Explore historical and projected climate data, climate data by sector, impacts, key vulnerabilities and what adaptation measures are being taken. Explore the overview for a general context of how climate change is affecting Bulgaria.


Bulgaria is subject to both international and European Union frameworks for climate change. At an international level, it is subscribed to international frameworks as a member of UNFCCC, and signatory to Kyoto and Paris Agreement. Bulgaria submitted INDC and NDC as a European member state. Bulgaria follows the framework set forth by Europe 2020 strategy, EU strategy on adaptation, 7th Environmental action program, other regulations. At a country level, the National Ministry of Environment and Water (MOEW) is the central body that coordinates adaptation policy making. Climate change is recognized in the national development program and plan for Bulgaria 2020 and is an important component of the Third National Action Plan on Climate Change 2013-2020. The MOEW is in the process of developing their adaptation plan.

Key Adaptation Policies & Reports

Adaptation Options for Key Sectors

  • Bulgaria plans several investments in agriculture, specifically, it will invest 7.4 billion euros in the farming sector and rural areas through the European Union’s Common Agricultural Policy.
  • Adaptation approaches need to consider the heterogeneity between farm structures which influence adaptive capacity.
  • Investing in different crops with higher heat tolerance or less dependent on seasonal variation, adjusting timing of farm operations, while also changing existing natural resource management to save existing ecosystems and grassland.
  • Building adaptive capacity through extension research and services, increase support for research to develop new crops or farming practices, and invest in insurance and risk management programs.
  • Incorporating resilience planning into components of current energy plans is necessary to ensure long-term energy resilience.
  • Investment in institutional knowledge and capacity to provide training that would facilitate climate change adaptation mainstreaming.
  • Need for financial mechanisms for large scale investments required in energy production and distribution.
  • The importance of the forestry sector is recognized by the Bulgarian government both in their National Communications on Climate Change as well as national strategies for the development of the forest sector.
  • Increase forest health and safeguarding biodiversity in the short term and research and extension to promote sustainable forest use is critical for effective forest management.
  • Supporting biodiversity and genetic diversity in forest through lodging, conservation, and restoration practices.
  • In Bulgaria’s Seventh National Communication, human health is considered in relation to sectors that create externalities affecting health such as transportation, waste management. It is also connected with natural disasters.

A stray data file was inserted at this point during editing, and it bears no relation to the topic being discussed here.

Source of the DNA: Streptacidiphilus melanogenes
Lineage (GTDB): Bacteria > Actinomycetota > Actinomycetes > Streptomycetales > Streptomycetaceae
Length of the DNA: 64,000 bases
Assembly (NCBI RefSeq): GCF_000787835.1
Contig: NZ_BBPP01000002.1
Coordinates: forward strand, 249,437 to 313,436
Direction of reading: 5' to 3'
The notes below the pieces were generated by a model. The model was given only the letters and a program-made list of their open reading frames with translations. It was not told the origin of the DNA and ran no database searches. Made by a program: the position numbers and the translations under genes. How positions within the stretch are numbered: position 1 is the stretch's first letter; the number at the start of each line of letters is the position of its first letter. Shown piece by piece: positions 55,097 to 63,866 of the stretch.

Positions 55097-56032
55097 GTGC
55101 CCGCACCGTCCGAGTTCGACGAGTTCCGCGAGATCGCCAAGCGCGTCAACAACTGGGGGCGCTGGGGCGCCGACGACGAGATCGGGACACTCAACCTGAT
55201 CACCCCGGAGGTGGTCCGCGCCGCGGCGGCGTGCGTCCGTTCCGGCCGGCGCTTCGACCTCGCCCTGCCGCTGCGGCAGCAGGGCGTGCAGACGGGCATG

• Health is closely connected to the environment, in fact, environmental issues such as air pollution are among the top 10 risk factors associated with burden of disease measured in disability adjusted life years.
  • Reduce social vulnerability, improve health systems to increase overall health and coping capacity. 
  • The warm spell duration index is also expected to increase by 16-39 days compared to the historical 1-2 days between 1986-2005. It is important to develop early warning systems and methods for people to maintain healthy body temperatures during extreme heat events.
  • Sustainable use of surface water, groundwater, and ocean systems and effective efforts to limit the impacts from human impacts such as pollution from runoff and waste water management are required for long-term availability of the resource.
  • Attention is required to improve disaster risk management both in areas that are expected to experience scarcity as well as areas vulnerable to flooding.
  • Improvements in current land irrigation practices are necessary to improve water efficiency in the agricultural sector.

Gaps and Needs

  • Regional projections of hydrological hazards and storms
  • More research on wildfire risk management
  • Information on urban resilience
  • Academic research for regional climate modeling of climate variability
  • Lack of knowledge, skills and technologies for improving water use efficiency in agriculture.
  • Lack of economic diversification for key sectors like tourism and agriculture
  • Lack of holistic sustainable water management policies
  • Regional climate change projections specifically pertaining to hydrological changes
  • Local capacity to study adaptive opportunities in agriculture
  • Data on waste water management and pollution
  • Information required for risk mitigation tools like index insurance
  • Increase tools for risk identification and reduction
  • Improve technical capacity to analyze hydro-met data and project impacts across sectors
  • Establish institutional capacity for providing timely early warning systems
  • Better coordination between the competent authorities and institutions working on climate change adaptation
  • Integrate vertical plans with horizontal plans for coherent adaptation policy
  • Include municipalities and local government capacity to implement adaptation
  • Understand gaps in legislation
  • Address training gaps to increase number of training for experts and occupations relevant to climate change adaptation. Increase capacity to create expert resources in all departments and institutions bearing responsibilities for the implementation
  • Increase level of awareness of climate change impacts in decision-makers and staff